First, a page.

Starting an eCommerce business can be fast, relatively easy, and not very expensive. But with something like an 80-percent failure rate, creating a successful online business is more challenging than some entrepreneurs imagine.
Although each new business is unique, there are common contributors to eCommerce failures. Understanding these possible pitfalls should help you to avoid them, beat the statistics, and have a successful ecommerce business.
No Prior Knowledge Of Retail
The promise of ‘getting rich quick’ via eCommerce has led to many people who have no prior knowledge of retail or internet technology setting up businesses online. It’s possible to pay for other people’s expertise in these areas, but if you’re unable to apply the skills you’ve gathered throughout your career, you must seriously question if eCommerce is right for you.
Lack of Trust
Trust and credibility with your customers is important both online and offline. Security issues on the web in particular can deter customers and prospects from buying. The online environment differs from the offline environment in that customers are required to provide full credit card details in order to purchase. As such, businesses must provide security against misuse of this information.
Use of SSL (which enables the encryption of sensitive information during online transactions), known and trusted payment gateways and clearly displayed privacy policies will increase trust and credibility in the organisation.
You Refused To Lower Prices
This is linked to the point above but can be a specific reason why eCommerce businesses fail. Whilst it can be agonising to lower prices when you’ve projected profit but end up making a loss, if it means you’re offering the cheapest (but still the best) products in a competitive market you’ll end up the winner.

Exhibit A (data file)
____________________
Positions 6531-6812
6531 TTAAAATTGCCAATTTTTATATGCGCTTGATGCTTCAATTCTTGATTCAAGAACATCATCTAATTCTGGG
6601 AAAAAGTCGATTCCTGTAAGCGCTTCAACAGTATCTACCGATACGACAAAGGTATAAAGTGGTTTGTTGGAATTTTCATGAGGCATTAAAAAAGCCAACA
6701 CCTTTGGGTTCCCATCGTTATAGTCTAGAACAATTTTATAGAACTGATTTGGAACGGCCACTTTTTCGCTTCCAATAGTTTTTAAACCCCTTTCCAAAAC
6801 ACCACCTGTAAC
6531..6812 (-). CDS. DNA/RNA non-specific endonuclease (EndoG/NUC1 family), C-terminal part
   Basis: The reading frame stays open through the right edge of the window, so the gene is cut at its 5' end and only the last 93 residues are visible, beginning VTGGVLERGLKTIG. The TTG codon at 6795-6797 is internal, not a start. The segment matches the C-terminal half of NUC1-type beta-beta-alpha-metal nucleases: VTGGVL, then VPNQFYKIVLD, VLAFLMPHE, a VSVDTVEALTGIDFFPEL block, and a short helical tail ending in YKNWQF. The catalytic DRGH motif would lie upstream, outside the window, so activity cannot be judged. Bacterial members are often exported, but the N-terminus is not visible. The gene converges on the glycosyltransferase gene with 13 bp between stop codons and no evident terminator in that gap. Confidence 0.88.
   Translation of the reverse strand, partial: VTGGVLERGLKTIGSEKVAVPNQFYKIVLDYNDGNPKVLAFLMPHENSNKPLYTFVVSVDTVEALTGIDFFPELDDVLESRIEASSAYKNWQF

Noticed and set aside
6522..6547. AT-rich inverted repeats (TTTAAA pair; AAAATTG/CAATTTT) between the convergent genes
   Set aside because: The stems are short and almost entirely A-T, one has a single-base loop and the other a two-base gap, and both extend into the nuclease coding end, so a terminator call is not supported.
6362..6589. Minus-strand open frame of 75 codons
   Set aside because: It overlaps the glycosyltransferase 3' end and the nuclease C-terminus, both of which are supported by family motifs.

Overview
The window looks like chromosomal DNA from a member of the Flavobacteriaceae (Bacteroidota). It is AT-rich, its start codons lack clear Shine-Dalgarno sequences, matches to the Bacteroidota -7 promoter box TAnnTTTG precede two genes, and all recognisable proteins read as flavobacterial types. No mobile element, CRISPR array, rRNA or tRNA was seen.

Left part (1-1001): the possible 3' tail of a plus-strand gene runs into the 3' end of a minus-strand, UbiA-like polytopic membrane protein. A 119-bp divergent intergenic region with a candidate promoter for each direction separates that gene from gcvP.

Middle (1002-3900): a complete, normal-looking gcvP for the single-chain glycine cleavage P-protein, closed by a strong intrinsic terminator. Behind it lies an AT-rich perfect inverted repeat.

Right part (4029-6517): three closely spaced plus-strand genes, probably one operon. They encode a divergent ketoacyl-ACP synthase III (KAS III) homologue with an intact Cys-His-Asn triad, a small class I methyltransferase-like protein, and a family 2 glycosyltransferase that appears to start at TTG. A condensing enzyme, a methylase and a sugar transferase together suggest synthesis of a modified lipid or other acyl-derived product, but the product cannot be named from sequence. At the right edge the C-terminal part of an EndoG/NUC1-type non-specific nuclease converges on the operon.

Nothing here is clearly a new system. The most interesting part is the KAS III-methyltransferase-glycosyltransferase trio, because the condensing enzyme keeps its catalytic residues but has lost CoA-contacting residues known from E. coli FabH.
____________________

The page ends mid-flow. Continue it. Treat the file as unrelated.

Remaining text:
Visibility on the Web
Location is still everything, just not physical location. In the physical world retail store location is everything. Studies show that the same is true on the web; it is just that the best locations are on the first page of Google’s search results page, (users click on one of the top 10 results without ever moving to another page.) Not just any first page but Google’s first page, which represent 80% of all search traffic. Winning front-page placement on Google requires a through understanding of how search engines operate, web honed marketing skills, time and technical expertise in search engine optimization.
The Flat Nature of the Web
The fact that anyone can setup a website and become a competitor with very little investment means the competition from small online stores is significant and can even be dominate in some verticals. Brick and mortar advantages due to economies of scale become less significant, online merchants do not need buildings, inventory, (drop-shipping is a significant force on the web) or a sales staff.
The quantity physically available, and product display attractiveness and merchandizing give way to content and the ability of the online store to display enough information for the customer to make purchase decisions.
It’s no secret that promotions boost sales and customers often go online because they are looking for a bargain. If your website lacks incentives, or they’re difficult to find, you may be losing business to competitors. Follow the same principles you would offline and offer seasonal promotions, sales and loyalty programs which provide added perks. Online tools like social media and email can then provide the perfect platforms to share these incentives, depending on your customer base.